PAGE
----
‘I used to hide here from Bridey, playing hide-and-seek. It cuts right under the main road. Then there are all sorts of secret carriageways and tunnels before it finally comes out in the grounds of the hospital.’
‘This still leads to the asylum?’
Kate nodded. ‘It’s a mental hospital now. Once I saw a picture of the old superintendent. He had huge side-whiskers and a beard like Father Christmas. The whole place was arranged so patients never left it even when they came to work here in the gardens.’
Kate hooted with laughter at the expression on his face. ‘Some of the mad people still try to escape this way. Oh, I know I shouldn’t call them that. There are times I feel madder than any of them myself. But Bridey could tell you stories. Those poor souls, they wade out into the river until it comes up to their chins. Then they shriek to the nurses that they’ll drown themselves if anybody tries to come and save them.’
She led him back to the house where they did a tour of the downstairs rooms. Bridey appeared with two glasses of orange juice, then left them to it. They carried their drinks into a study with collections of tropical insects mounted in frames.
‘Your uncle works with insects?’
‘He’s an entomologist at University College Cork. He’s off right now counting new species in the African jungle before they become extinct.’ Then, with what seemed a clumsy abruptness, she just came right out with it and asked him how his parents had died.
Alan was startled into silence.
‘You don’t have to tell me, if you don’t want to.’
‘There isn’t much to say. It was an accident.’
‘What kind of accident?’
He looked down at his feet. Would she never stop asking him questions? ‘It was in March – just a lousy accident.’
She slumped down into a chair and toyed with her orange. She said, ‘I’m sorry! I didn’t mean to upset you.’
He remained standing, annoyed with himself for letting his feelings show. ‘How about your folks?’
‘Mammy and Daddy were murdered.’
‘You don’t need to worry. I’ve got used to it.’
He took a deep breath. ‘I’d been on a school skiing trip. It was snowing a bit but it wasn’t any kind of a snowstorm. Dad and Mom were coming to pick me up. A special treat in a chopper. Dad was an experienced pilot. He wouldn’t have taken any risk. A bunch of us, school friends, we wanted to get one more run on the slopes. I look back and I think it was a really stupid thing to do. I keep thinking, what if we hadn’t gone back for that last run? A kid called Rudy Forrester broke his leg. It was a really bad break, with his shinbone poking out through his skin. Mom and Dad – they had to take him to the hospital about thirty miles away. They were supposed to come right back for me.’
The silence between them lasted several seconds.
‘All my life, well, I guess I was your typical American kid. You could say I was one of those laid-back guys. To tell you the truth—!’ Alan’s right hand suddenly came up and he slapped it against his head, like he somehow wanted to just punch sense into it.
She jumped to her feet and grabbed at his arm. ‘Please, Alan! Don’t do that. Don’t blame yourself.’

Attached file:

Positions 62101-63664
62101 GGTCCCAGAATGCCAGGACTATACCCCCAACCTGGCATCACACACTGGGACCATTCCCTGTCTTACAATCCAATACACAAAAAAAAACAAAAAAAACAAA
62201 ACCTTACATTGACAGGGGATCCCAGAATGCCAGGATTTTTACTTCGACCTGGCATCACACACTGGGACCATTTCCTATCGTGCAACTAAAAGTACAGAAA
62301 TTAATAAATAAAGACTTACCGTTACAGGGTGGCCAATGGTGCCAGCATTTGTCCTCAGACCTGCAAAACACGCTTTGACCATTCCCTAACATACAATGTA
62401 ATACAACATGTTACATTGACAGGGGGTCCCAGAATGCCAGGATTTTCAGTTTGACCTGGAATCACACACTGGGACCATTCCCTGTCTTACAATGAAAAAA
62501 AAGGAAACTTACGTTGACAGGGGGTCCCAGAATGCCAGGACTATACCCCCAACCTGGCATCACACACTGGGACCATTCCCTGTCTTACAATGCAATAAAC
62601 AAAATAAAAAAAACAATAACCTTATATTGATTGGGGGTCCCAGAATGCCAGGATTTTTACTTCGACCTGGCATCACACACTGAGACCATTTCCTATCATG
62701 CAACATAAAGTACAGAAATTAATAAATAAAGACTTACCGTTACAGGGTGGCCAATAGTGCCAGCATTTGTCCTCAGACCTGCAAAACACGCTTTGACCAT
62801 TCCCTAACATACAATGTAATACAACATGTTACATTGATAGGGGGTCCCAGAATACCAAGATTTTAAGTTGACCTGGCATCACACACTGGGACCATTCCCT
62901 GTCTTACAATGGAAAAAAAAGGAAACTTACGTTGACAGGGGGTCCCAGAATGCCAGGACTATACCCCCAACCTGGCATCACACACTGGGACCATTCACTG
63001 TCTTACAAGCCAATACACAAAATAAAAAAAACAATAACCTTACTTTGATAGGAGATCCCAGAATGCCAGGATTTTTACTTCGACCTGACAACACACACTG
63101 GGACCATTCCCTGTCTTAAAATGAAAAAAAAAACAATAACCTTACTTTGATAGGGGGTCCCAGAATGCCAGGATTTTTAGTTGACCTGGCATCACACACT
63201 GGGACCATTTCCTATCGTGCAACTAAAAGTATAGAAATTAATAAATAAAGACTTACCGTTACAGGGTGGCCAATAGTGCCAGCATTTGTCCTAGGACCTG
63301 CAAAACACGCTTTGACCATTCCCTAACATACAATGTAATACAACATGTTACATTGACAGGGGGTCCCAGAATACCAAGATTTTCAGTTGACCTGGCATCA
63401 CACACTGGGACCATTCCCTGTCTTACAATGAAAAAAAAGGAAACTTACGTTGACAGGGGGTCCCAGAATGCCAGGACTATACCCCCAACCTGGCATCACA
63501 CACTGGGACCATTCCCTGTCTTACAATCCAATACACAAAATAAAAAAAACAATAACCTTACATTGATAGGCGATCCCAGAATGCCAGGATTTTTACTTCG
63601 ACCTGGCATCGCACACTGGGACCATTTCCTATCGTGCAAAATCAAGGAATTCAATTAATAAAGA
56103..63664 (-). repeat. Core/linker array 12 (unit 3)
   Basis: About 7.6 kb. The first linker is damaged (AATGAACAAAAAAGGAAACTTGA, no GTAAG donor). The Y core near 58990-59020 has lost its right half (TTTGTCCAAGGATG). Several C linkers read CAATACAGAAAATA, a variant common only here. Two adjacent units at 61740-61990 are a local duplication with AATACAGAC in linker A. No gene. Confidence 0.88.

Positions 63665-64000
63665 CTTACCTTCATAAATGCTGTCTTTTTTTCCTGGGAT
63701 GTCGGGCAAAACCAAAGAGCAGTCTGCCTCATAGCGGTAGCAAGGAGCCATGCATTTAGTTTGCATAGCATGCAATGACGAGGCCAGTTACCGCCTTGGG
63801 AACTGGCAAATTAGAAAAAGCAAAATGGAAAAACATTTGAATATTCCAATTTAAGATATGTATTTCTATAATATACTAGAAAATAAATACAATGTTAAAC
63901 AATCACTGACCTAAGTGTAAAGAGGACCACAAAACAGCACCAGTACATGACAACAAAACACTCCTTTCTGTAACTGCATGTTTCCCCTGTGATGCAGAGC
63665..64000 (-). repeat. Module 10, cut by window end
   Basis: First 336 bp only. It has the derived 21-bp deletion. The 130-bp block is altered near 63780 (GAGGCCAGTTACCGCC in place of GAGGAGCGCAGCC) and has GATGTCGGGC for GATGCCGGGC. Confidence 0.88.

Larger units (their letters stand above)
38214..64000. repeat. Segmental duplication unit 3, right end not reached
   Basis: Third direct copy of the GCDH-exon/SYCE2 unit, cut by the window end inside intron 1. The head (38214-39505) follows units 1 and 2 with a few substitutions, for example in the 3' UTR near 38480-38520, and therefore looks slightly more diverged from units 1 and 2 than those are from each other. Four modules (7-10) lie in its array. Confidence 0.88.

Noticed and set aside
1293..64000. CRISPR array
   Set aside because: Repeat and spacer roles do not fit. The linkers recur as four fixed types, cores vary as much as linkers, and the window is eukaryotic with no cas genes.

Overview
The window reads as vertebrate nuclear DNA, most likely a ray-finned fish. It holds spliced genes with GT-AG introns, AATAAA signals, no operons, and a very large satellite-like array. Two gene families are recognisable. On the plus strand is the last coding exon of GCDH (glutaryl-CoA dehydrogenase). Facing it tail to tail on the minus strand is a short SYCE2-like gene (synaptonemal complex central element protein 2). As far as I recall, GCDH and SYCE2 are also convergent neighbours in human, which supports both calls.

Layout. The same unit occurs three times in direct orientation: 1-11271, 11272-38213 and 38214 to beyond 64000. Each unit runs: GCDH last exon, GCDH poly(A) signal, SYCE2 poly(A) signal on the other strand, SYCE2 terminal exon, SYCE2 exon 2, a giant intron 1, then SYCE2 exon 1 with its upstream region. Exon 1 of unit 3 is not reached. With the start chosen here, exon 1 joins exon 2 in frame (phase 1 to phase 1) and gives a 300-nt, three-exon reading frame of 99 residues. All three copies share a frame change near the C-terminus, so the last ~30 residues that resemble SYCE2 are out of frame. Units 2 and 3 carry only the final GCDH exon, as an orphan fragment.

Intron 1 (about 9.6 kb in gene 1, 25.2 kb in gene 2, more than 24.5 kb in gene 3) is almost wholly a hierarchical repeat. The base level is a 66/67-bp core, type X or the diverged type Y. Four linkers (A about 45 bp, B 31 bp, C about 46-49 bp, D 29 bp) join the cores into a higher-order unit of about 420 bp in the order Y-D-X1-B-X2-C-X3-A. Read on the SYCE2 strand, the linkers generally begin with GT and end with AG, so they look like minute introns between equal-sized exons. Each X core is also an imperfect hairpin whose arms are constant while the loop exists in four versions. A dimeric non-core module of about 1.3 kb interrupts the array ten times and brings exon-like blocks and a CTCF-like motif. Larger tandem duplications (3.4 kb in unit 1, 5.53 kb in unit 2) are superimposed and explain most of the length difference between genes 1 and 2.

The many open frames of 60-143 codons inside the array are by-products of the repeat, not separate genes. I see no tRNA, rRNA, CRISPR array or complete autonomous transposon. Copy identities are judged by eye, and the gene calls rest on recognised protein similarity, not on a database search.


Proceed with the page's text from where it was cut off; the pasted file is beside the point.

His brown eyes grew distant. ‘I guess … I guess I was some kind of a stupid jerk. The kind of kid who just goes through life without really thinking all that much about anything.’
She held onto his arm, almost hugging it to her. ‘What happened to them? Was it an accident?’
‘That’s what the wreck report said. They made a big thing about the fact it was snowing – and the fact Dad wasn’t familiar with the area. But he was a really good pilot. I just don’t buy it.’
‘You don’t think it was an accident?’
‘My grandfather, Padraig, doesn’t think so. He’s downright paranoid about it.’
‘What? He thinks it was suspicious?’
‘I know it sounds kind of crazy. But that’s what he thinks.’
She took him into a large sitting room, with its big chintzy lounge suite and dark mahogany furniture. The strange tower came off it on one corner, and there was an upholstered window seat so you could sit in there and look out into the garden. There were photographs on the walls of waterfalls, and safari shots of lions, zebras, elephants and crocodiles. In between the photographs, Alan saw rusty iron spears and big wooden clubs. He looked at pictures of a younger Kate with her parents outside single-storey buildings with white walls and red-tile roofs. They were surrounded by palm trees and colourful tropical plants. Kate’s parents looked slim, medium height. Her father was black-haired and her mother was red-haired, like Kate herself, but a lighter, more golden, red. There was a boy, who looked younger than Kate, with the same red hair.
She brushed her finger over the glass in the frame. ‘My brother, Billy.’
‘And all that’s what – some kind of medical mission?’
‘It was a Belgian Catholic Mission, with a school and a small hospital. Mammy was the matron of the hospital and Daddy was the doctor. They worked in the Democratic Republic of the Congo all of the time I was growing up. Billy and me, we lived here with Uncle Fergal and Bridey.’ Her green eyes filled with longing. ‘We used to really look forward to going out there and joining Mammy and Daddy in the long holidays. The mission was close to the gorilla forest. There were palm trees in the grounds and all sorts of fabulous plants. Right outside our bungalow was a giant aloe that sent up seed flowers as tall as a tree. Then, when they seeded, the whole plant just withered away and died. Sister Marie Therèse, she was like the Bridey over there. She had such a sense of fun. She used to tell us stories of what the patients did behind the doctors’ and nurses’ backs. They still believed in spells and potions. She called them les petites feticheurs! I loved the Africans too. They needed so very little to make them happy. Mammy used to say that the best smiles she ever saw were African smiles.’